Are You Suffering From Smelly Vagina
211 total views, 1 views today
Every woman has a unique and different vaginal scent. Healthy and normal vaginal scents are generally slightly acidic like vinegar, but not overpowering. But if it smells fishy or rotten and lasts for a long time, there may be a problem with your vagina.
There are a whole host of variables that may affect your scent, from simple dietary changes to medical conditions.
𝗦𝗼𝗺𝗲 𝗶𝗻𝗳𝗲𝗰𝘁𝗶𝗼𝗻𝘀 𝗰𝗮𝗻 𝗮𝗹𝘁𝗲𝗿 𝘆𝗼𝘂𝗿 𝘀𝗰𝗲𝗻𝘁
1) bacterial vaginosis is a common infection that results from an imbalance in your bacteria levels down there.
It produces a strong “fishy” odor as a result, which may become more pronounced after having sex
2) Most women have to deal with the annoyance of a yeast infection at some point in their lives.
A 𝐬𝐭𝐫𝐨𝐧𝐠 𝐯𝐚𝐠𝐢𝐧𝐚𝐥 𝐬𝐦𝐞𝐥𝐥 (but not a fishy one) is sometimes a part of yeast infections, as noted in Everyday Health. You may also experience 𝐨𝐭𝐡𝐞𝐫 𝐬𝐲𝐦𝐩𝐭𝐨𝐦𝐬, 𝐬𝐮𝐜𝐡 𝐚𝐬 𝐢𝐭𝐜𝐡𝐢𝐧𝐞𝐬𝐬 𝐨𝐫 𝐛𝐮𝐫𝐧𝐢𝐧𝐠 𝐝𝐨𝐰𝐧 𝐭𝐡𝐞𝐫𝐞
3) trichomoniasis (trich) may result in discharge that smells unpleasant
Other causes include sweat, diet and hormonal changes
Tips to reduce vaginal odors
You can’t eliminate all smells, but you can reduce the intensity of an odor by practicing certain hygiene protocols. If you’re experiencing a change in your vaginal scent, try a few of these recommendations to see if you can take care of it on your own. But know that if you have recurrent issues with odor and/or infections, it’s best to see your GP for proper diagnosis and treatment.
Change your clothes immediately after exercising
The best thing you can do is keep your groin area as dry as possible, and one of the best ways to do that is to change out of your sweaty clothes as soon as possible.
All healthy vaginas contain bacteria and yeast. The normal acidity of your vagina keeps bacteria and yeast in check, essentially cleaning itself. If you douche (flushing water up into the vagina), you can upset this delicate balance.
Morton says water is the best cleaning fluid with a simple non-scented shower gel or soap when it comes to cleaning the area outside your vagina (your vulva). She sees a lot of eczema of the vulval skin which is much more fragile than the skin on your hands. Her words of advice: “Be gentle with it.”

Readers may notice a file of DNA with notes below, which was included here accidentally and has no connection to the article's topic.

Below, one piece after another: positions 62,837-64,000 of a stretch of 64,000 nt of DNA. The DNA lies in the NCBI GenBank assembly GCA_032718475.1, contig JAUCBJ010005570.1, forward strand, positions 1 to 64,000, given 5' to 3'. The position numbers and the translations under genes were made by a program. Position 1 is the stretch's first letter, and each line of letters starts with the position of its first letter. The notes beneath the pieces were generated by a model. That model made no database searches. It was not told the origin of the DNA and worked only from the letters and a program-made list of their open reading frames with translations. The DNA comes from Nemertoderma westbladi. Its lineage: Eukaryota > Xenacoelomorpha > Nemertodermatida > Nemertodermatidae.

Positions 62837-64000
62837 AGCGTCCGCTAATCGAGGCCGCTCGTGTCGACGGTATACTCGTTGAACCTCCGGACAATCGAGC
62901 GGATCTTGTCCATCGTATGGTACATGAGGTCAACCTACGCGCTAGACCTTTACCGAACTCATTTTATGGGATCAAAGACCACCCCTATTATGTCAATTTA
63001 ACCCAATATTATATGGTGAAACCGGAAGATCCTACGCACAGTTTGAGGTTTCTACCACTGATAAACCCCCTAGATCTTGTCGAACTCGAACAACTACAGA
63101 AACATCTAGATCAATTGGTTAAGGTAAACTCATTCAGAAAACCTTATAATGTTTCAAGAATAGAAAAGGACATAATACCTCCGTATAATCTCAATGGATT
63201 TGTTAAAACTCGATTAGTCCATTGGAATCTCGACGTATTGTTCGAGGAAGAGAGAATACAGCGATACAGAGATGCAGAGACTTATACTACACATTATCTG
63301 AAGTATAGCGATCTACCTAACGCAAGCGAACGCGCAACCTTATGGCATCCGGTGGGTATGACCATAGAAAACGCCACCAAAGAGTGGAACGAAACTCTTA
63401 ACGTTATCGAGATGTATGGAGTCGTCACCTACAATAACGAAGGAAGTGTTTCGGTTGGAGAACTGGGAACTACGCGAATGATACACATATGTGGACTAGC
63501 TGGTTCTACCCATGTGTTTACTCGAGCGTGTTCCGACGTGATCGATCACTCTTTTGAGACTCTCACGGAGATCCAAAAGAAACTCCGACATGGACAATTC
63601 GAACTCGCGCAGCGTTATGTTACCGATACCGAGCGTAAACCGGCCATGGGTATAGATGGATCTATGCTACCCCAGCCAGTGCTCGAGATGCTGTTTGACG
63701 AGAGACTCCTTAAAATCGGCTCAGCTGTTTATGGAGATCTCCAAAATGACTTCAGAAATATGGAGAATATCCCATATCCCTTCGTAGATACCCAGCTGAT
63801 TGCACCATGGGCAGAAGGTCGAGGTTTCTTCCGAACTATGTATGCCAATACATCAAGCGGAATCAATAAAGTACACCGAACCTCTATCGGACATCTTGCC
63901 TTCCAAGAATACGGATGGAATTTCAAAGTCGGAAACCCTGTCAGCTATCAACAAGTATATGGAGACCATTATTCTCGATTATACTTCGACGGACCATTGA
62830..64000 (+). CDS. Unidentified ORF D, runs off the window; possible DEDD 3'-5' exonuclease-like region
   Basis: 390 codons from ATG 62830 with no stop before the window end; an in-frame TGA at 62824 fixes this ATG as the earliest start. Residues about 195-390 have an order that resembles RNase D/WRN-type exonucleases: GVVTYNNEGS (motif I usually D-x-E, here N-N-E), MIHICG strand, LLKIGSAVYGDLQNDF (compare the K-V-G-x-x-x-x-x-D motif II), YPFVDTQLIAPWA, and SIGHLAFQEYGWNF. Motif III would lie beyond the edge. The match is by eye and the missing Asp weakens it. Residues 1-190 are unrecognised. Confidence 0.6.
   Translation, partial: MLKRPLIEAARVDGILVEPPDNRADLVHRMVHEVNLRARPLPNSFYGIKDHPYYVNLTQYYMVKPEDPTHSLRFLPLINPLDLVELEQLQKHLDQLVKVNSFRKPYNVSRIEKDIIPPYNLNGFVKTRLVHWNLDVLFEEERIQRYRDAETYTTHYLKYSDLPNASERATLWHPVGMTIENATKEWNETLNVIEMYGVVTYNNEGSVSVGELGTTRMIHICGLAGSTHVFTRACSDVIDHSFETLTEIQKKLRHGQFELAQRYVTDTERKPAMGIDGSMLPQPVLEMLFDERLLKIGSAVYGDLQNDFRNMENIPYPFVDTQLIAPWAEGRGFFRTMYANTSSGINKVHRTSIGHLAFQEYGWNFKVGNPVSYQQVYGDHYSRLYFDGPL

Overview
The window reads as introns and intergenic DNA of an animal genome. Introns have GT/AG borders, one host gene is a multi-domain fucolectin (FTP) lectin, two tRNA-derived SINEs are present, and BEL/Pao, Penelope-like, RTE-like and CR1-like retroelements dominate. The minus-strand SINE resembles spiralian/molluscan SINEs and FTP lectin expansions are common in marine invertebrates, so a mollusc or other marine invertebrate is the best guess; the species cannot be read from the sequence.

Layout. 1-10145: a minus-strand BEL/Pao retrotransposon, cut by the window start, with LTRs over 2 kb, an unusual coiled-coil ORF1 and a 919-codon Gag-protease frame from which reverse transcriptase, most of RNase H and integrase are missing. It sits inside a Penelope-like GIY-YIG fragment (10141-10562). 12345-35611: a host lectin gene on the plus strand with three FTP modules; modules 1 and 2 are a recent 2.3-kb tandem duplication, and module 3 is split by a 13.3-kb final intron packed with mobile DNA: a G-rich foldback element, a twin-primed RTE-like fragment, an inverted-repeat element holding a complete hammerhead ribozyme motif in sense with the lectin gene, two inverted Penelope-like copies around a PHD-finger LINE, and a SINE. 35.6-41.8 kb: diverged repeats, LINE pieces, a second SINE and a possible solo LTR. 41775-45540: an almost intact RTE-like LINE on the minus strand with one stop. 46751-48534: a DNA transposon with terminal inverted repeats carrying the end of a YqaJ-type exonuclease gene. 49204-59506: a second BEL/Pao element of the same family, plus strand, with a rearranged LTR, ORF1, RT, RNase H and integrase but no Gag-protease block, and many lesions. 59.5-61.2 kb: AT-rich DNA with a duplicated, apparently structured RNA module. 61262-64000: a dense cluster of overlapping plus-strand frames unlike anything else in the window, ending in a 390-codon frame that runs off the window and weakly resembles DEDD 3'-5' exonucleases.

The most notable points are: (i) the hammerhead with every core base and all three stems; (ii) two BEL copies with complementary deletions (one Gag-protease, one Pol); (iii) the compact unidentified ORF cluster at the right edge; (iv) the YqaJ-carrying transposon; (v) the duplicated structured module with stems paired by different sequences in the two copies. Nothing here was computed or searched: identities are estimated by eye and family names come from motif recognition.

Avoid bubble baths or frequent use of panty liners
Since the vagina is self-cleaning, Prince says either of these activities can also upset the delicate balance of good bacteria, potentially resulting in odor or infection.
7 ways to get rid of vaginal odor
Occasionally, you may need a little help getting rid of an odor. The following techniques may help you naturally eliminate unusual vaginal odors:
1. Practice good hygiene
Bathe the area between your legs. A gentle washcloth will help wash away dead skin, sweat, and dirt. You can use a gentle soap on the outside.
Inside the labia, the area is much more sensitive, and soap often burns and irritates. Letting the water run over the area is often enough to keep the labia around the vagina clean. The vagina itself doesn’t need to be cleaned.
Avoid loofahs because they may cause small tears, exposing the area to possible infection.
Don’t use perfumed soaps or body washes. The scents and chemicals may upset your vagina’s natural pH. Bar soaps may be gentler than body wash, but warm water is enough.
2. Use only exterior deodorizing products
If you want to use any sprays or perfumes, only use them on the outside of the labia, not near the vagina. Don’t insert them. They can upset your natural chemistry and lead to bigger problems.
3. Change your underwear
If you normally wear satin, silk, or polyester panties, make the switch to 100 percent cotton.
Cotton is breathable and does an excellent job wicking away sweat and fluids from your body. Excess moisture can upset your natural bacteria levels and lead to infections.
4. Consider a pH product
Over-the-counter (OTC) products may be helpful for restoring your vagina’s natural pH.
If you try one and the odor remains or grows worse, make an appointment with your doctor. You may need to use a different product, or you might need to see your doctor for a treatable infection.
5. Essential oils
Essential oil treatment has very little medical research to support it. Some essential oils have antimicrobial and antifungal properties that may help reduce and eliminate bacteria.
But never apply essential oils directly to the skin without diluting them first in a carrier oil. Even diluted, essential oils can still be irritating to the vaginal area.
You may find OTC creams that have essential oils in them, but only use them if there’s a recommendation for use in the genital area.
6. Soak in vinegar
Frequent hot baths and hot showers can upset your natural pH, but one type of bath may be useful. Pour a cup or two of apple cider vinegar into a warm bath and soak for 20 minutes. Vinegar may naturally reduce bacteria.
7. Prescription treatments
Prescription treatments can help eliminate underlying causes that are contributing to the odor. If your home or OTC treatments aren’t successful, it may be time to talk to your doctor about treatment options.